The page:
People diagnosed with cancer should receive enhanced psychological and emotional support, after a new national study shows they are significantly more prone to taking their own lives.
The new figures from Public Health England (PHE) reveal that cancer patients have a 20% increased risk of suicide, with the highest risk seen in the first six months following diagnosis.
Results from the national study – the first of its kind in England – also show that types of cancer with the poorest prognoses are linked to the highest risk of suicide. These ‘high risk’ cancers include mesothelioma, pancreatic cancer, oesophageal cancer, lung cancer and stomach cancer.
Carried out in collaboration with University College London, the study looked at adults diagnosed with malignant cancer over a 20-year period from PHE’s National Cancer Registration and Analysis Service, compared with mortality data taken from the Office for National Statistics. It identified 2,491 cancer patients whose cause of death was recorded as suicide or an open verdict.
More work is needed to gain a better understanding of the complex reasons why some people diagnosed with cancer – and especially certain types of cancer – choose to take their own lives. Reasons could include fear of pain and suffering from the cancer or treatment side-effects, not wanting to become a burden on others, or a feeling that death is inevitable.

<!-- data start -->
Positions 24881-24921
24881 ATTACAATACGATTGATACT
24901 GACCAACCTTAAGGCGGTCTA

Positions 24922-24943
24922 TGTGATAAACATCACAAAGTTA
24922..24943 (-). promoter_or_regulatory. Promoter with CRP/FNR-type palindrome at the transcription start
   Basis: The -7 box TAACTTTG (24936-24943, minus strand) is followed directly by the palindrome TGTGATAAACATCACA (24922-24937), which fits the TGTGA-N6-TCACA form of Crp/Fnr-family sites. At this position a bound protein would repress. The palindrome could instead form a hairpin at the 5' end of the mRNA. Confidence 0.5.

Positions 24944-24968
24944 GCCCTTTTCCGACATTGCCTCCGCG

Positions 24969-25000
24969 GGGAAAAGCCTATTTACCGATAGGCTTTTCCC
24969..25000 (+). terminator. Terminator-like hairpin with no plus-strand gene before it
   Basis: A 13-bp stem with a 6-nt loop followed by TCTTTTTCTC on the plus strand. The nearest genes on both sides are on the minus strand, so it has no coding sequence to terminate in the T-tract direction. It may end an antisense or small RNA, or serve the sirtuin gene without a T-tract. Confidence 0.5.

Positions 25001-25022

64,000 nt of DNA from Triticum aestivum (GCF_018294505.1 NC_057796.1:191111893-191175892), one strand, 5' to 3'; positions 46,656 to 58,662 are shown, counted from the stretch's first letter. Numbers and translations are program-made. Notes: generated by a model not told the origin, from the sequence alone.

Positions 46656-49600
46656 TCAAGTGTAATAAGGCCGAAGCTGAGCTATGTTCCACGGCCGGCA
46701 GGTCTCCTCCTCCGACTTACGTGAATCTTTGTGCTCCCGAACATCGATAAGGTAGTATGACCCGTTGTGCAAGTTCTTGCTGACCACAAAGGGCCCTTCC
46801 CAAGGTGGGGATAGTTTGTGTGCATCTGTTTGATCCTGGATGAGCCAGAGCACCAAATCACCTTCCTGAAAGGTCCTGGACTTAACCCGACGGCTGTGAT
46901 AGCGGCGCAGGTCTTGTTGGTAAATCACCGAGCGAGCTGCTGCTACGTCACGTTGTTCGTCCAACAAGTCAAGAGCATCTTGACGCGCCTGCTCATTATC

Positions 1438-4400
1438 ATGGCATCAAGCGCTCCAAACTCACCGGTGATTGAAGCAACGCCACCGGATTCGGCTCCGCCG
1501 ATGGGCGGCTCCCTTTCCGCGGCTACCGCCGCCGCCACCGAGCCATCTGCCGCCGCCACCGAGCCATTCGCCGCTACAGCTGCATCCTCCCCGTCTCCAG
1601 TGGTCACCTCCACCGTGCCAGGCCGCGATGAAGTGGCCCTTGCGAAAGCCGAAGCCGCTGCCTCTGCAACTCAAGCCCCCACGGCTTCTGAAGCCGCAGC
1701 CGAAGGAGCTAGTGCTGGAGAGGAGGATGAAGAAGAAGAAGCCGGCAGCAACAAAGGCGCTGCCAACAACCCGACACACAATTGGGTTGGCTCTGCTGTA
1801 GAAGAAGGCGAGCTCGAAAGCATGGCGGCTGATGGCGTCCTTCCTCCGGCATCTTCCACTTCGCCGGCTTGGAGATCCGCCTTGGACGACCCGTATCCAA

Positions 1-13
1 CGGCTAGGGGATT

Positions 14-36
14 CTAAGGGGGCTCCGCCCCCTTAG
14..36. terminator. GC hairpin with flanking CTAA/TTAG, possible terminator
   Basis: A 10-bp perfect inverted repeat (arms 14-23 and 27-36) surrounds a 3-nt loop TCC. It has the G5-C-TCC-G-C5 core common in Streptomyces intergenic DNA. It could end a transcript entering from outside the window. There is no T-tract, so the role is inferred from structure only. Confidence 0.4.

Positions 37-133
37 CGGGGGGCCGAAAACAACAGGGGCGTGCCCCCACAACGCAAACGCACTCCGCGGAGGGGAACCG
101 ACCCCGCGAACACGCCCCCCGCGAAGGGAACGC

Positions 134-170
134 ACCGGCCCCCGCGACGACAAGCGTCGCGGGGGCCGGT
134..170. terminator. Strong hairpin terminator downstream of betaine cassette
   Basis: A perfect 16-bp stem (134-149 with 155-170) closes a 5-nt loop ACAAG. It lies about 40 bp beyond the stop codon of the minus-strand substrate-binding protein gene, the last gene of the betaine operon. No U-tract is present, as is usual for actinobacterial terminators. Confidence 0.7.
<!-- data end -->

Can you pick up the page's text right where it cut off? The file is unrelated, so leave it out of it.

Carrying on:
In fact, advances in cancer care and treatment mean more people with cancer are surviving and living longer. However, the study results suggest many people struggle to come to terms with their initial diagnosis and need an enhanced degree of professional support. They highlight the need for emotional support – including targeted psychological screening – to be integrated early and routinely into cancer care, alongside diagnosis and treatment. It is important for health professionals to consider the risk of suicide to help avoid potentially preventable deaths.
Dr Jem Rashbass, Cancer Lead at Public Health England, said: “Receiving a cancer diagnosis can be devastating, which is why it’s so important for every patient and their carers to get the support they need. This study shows how critical the first six months are to quality of life and reducing the risk of suicide.
“Health professionals play a vital role in offering emotional support to cancer patients at this most difficult time. It is important that they recognise the signs of depression, especially when their patients may often have many other physical needs.”
Andrew Kaye, Head of Policy at Macmillan Cancer Support, added: “Being told you have cancer is like being plunged into the unknown and can be an incredibly difficult and frightening time. That’s why it’s so important that people are given the right support to find their best way through from the moment they’re diagnosed.
“Empowering people with cancer to have difficult conversations about how they are feeling and providing vital support are critical to avoiding potentially preventable deaths. Mental health should be taken just as seriously as physical health when looking at a patient’s holistic needs.”
A wealth of information on the help and support available to people diagnosed with cancer, and their loved ones, is available on the Macmillan Cancer Support website. You can visit it by clicking here, or call the free helpline (Monday to Friday, 9am to 8pm) on 0808 808 00 00.